rag on


2 [rag] Informal.
verb (used with object), ragged, ragging.
to scold.
to subject to a teasing, especially in an intense or prolonged way (often followed by on ): Some of the boys were ragging on him about his haircut.
British. to torment with jokes; play crude practical jokes on.
British. an act of ragging.

1790–1800; origin uncertain

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World English Dictionary
rag1 (ræɡ)
1.  a.  a small piece of cloth, such as one torn from a discarded garment, or such pieces of cloth collectively
 b.  (as modifier): a rag doll; a rag book; rag paper
2.  a fragmentary piece of any material; scrap; shred
3.  informal a newspaper or other journal, esp one considered as worthless, sensational, etc
4.  informal an item of clothing
5.  informal a handkerchief
6.  slang esp (Brit) nautical a flag or ensign
7.  lose one's rag to lose one's temper suddenly
[C14: probably back formation from ragged, from Old English raggig; related to Old Norse rögg tuft]

rag2 (ræɡ)
vb , rags, ragging, ragged
1.  to draw attention facetiously and persistently to the shortcomings or alleged shortcomings of (a person)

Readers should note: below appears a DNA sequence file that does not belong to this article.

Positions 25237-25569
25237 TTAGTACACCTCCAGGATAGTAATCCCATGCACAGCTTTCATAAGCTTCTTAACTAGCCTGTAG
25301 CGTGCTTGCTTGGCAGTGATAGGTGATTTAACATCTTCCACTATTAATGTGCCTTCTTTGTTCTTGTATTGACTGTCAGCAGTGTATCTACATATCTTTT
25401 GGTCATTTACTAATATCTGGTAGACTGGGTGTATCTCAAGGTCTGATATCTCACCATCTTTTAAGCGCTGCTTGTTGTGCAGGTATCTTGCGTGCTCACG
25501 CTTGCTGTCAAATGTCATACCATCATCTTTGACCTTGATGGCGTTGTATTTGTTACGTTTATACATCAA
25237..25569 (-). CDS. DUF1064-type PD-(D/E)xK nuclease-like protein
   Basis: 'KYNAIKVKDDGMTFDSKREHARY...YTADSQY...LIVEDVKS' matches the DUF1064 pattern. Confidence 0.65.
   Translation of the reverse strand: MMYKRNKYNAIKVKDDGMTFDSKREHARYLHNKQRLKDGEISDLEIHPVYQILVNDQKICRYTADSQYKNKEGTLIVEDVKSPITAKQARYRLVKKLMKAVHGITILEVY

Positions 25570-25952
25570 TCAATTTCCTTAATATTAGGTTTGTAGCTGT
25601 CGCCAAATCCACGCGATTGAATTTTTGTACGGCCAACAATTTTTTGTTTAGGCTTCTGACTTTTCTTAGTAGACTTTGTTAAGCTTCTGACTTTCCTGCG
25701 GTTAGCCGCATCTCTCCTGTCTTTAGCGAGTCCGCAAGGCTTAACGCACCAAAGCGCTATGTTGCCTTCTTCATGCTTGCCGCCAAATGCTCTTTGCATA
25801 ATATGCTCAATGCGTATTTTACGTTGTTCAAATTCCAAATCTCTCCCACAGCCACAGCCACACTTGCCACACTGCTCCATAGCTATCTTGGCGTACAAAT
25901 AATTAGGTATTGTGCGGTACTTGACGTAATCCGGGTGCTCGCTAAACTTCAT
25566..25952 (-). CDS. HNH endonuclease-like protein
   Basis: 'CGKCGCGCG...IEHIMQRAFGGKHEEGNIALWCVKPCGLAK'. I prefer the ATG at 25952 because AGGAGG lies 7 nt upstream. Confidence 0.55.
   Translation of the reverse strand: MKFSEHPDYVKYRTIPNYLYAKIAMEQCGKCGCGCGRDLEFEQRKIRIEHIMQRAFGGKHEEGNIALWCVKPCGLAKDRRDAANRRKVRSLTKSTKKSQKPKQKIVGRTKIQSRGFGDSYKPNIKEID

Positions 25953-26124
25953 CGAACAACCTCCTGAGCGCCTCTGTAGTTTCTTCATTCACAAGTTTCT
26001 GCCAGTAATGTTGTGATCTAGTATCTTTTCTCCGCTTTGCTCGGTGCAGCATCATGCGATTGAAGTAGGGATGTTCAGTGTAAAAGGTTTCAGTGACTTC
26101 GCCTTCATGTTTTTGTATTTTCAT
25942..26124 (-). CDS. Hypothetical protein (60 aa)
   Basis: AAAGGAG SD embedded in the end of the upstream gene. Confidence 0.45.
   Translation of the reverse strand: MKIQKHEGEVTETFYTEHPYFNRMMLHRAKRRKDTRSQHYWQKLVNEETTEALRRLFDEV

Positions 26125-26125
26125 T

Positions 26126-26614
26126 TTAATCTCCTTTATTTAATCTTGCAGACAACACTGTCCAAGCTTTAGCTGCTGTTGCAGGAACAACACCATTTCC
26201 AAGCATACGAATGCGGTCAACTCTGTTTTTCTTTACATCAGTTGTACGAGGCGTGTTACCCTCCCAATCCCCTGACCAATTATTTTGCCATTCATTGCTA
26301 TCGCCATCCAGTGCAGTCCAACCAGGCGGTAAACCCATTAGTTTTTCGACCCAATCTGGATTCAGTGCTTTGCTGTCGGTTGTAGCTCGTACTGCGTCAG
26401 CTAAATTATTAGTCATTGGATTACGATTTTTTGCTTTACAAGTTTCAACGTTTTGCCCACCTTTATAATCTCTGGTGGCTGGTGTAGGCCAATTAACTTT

2.  (Brit) to play rough practical jokes on
3.  (Brit) a boisterous practical joke, esp one on a fellow student
4.  in British universities
 a.  a period, usually a week, in which various events are organized to raise money for charity, including a procession of decorated floats and tableaux
 b.  (as modifier): rag day
[C18: of uncertain origin]

rag3 (ræɡ)
1.  a piece of ragtime music
vb , rags, ragging, ragged
2.  (tr) to compose or perform in ragtime
[C20: shortened from ragtime]

rag4 (ræɡ)
a roofing slate that is rough on one side
[C13: of obscure origin]

Collins English Dictionary - Complete & Unabridged 10th Edition
2009 © William Collins Sons & Co. Ltd. 1979, 1986 © HarperCollins
Publishers 1998, 2000, 2003, 2005, 2006, 2007, 2009
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Word Origin & History

c.1310, probably from O.N. rogg "shaggy tuft," earlier raggw-, or possibly from O.Dan. rag (see rug), or a back-formation from ragged (c.1300), which is from O.N. raggaðr "shaggy," via O.E. raggig "rag-like." It also may represent an unrecorded O.E. cognate of O.N. rogg.
As an insulting term for "newspaper, magazine" it dates from 1734; slang for "tampon, sanitary napkin" is attested from 1930s. Rags "personal clothing" is from 1855, Amer.Eng. Rags-to-riches "rise from poverty to wealth" is attested from 1947. Ragtop "convertible car" is from 1955. Raghead, insulting term for "South Asian or Middle Eastern person," first attested 1921.

"scold," 1739, of unknown origin; perhaps related to Dan. dialectal rag "grudge."
Online Etymology Dictionary, © 2010 Douglas Harper
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